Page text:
A stirring book . . .

—Kay Johnson, Hutchinson Leader

A beautifully written exploration of family bonds and the secrets that may test them.

—Vanessa Bush, Booklist

[A] heartfelt memoir . . .

Publishers Weekly

Hainey’s writing is balletic, nimbly avoiding both sentimentality and sensationalism, making grief and absence into powerful and fully felt forces. His short scenes appear like flashes of memory, prose poems of what once was, and he skillfully weaves a narrative that transcends his own and spans generations. . . . Part elegy, part mystery and wholly unforgettable.

Kirkus Reviews (starred review)


Chapter 1

Chapter 2

Chapter 3

Chapter 4

Chapter 5

Chapter 6

Chapter 7

Chapter 8

Chapter 9

Chapter 10

Chapter 11


Reading Group Guide

Photo Captions


About Michael Hainey

To Brooke

If your mother says she loves you, check it out.


It is the dead, not the living, who make the longest demands.




I was home from school, visiting my grandmother in Chicago, when she told me this story, a story that involved an old Polish custom: When a boy has his first birthday, his family sits him in his high chair, and on the tray before him they place three objects—


Shot glass


Whatever the boy chooses, my grandmother says to me, that will be his life.

And I? I said. What did I choose?

You? she says. You slammed your fist on the tray, sent everything scattering to the ground. There was your mother, on her knees, searching, cursing you and all the pieces she couldn’t find.

I never heard that story.

There’s lots of stories you haven’t heard.


Even when I was a kid, and the holiday dinner was over, the plates pushed aside and the adults having coffee and the kolaczki that my grandmother always made, I’d linger at the table, ask her questions about the old days. How, when my mother was a young girl they had no money for medicine, so if she had a sore throat, my grandmother would make mashed potatoes, roll them in a dish towel, and put them on my mother’s neck. A hot compress. Or she’d tell me how my mother learned to play the accordion from Mr. Carnevale, down the block. Every Saturday, wrestling her instrument into her red wagon, pulling it to his studio on 63rd Street.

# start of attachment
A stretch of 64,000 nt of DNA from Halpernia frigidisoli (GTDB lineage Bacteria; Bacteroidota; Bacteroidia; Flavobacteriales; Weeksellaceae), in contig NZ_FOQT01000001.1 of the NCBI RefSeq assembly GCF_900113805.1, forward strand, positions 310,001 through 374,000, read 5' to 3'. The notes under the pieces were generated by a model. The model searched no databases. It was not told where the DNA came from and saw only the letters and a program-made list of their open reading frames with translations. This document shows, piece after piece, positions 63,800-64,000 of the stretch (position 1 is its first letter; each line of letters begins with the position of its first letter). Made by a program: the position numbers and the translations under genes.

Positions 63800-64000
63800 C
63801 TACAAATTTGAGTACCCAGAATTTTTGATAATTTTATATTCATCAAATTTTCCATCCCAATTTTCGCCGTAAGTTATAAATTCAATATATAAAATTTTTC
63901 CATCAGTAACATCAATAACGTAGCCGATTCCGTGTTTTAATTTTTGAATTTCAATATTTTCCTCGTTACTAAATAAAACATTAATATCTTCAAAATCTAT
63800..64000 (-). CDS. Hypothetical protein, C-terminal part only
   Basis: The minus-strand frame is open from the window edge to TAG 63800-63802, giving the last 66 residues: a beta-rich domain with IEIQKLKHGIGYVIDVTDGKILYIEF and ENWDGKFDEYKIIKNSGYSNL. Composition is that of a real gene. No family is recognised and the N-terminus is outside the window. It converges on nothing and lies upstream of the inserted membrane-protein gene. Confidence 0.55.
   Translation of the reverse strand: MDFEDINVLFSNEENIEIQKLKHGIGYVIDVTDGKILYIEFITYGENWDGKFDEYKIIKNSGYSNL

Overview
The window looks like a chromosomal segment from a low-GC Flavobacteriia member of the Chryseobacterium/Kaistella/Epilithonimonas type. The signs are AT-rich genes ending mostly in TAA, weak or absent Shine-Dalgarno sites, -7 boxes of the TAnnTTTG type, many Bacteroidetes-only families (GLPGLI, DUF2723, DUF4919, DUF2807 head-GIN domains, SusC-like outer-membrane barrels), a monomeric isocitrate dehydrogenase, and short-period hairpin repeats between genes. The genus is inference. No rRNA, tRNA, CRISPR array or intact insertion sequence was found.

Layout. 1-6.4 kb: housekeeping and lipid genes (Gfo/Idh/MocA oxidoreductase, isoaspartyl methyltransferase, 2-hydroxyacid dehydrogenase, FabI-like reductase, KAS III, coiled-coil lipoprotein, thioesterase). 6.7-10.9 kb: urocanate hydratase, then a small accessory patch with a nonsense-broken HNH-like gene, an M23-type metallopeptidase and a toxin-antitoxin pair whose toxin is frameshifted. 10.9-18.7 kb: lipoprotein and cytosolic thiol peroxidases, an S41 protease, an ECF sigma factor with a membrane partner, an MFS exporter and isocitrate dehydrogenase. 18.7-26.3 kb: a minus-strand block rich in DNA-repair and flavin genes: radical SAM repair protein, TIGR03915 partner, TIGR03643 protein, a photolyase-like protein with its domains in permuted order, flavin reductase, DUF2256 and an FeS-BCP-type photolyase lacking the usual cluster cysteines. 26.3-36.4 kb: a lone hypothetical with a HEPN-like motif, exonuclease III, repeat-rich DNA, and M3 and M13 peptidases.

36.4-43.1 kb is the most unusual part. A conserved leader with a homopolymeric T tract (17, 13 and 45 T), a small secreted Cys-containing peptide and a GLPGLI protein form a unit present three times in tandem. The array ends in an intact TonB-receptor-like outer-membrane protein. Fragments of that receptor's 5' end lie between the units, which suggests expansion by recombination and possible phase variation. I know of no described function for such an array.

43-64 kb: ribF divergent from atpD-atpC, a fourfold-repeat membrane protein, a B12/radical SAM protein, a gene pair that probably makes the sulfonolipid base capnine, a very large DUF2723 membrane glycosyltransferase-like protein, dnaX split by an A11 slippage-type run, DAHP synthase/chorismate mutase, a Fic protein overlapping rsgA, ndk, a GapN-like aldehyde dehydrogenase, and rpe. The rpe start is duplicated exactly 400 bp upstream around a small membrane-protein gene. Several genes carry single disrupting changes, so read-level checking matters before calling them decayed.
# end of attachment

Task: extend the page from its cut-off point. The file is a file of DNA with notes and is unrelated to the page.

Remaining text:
Once, some years ago, we were sitting around my mother’s kitchen table playing cards—my mother, my grandmother, and me; the matriarchy and me. (My grandfather was dead by now, and my father had died years earlier.) I asked my grandmother what it was like when she first got married. This was 1934. Middle of the Great Depression. They said their vows on Thanksgiving, so they could cobble together a four-day weekend and call it their honeymoon, such as it was. My grandfather was the only one working in his family—supporting his parents and his eight brothers and sisters—so he was unable to take any time off for the wedding, let alone a honeymoon. Not that they had the money to. Eighteen months later, my mother was born.

My grandmother tells me that she and my grandfather were so poor that they could not afford a crib for my mother, and for the first year she slept in an old dresser drawer.

Sometimes at night I’d tuck your momma in and then Grampa and I would go to the corner tavern and have a beer. Cost a nickel. That was our Friday night.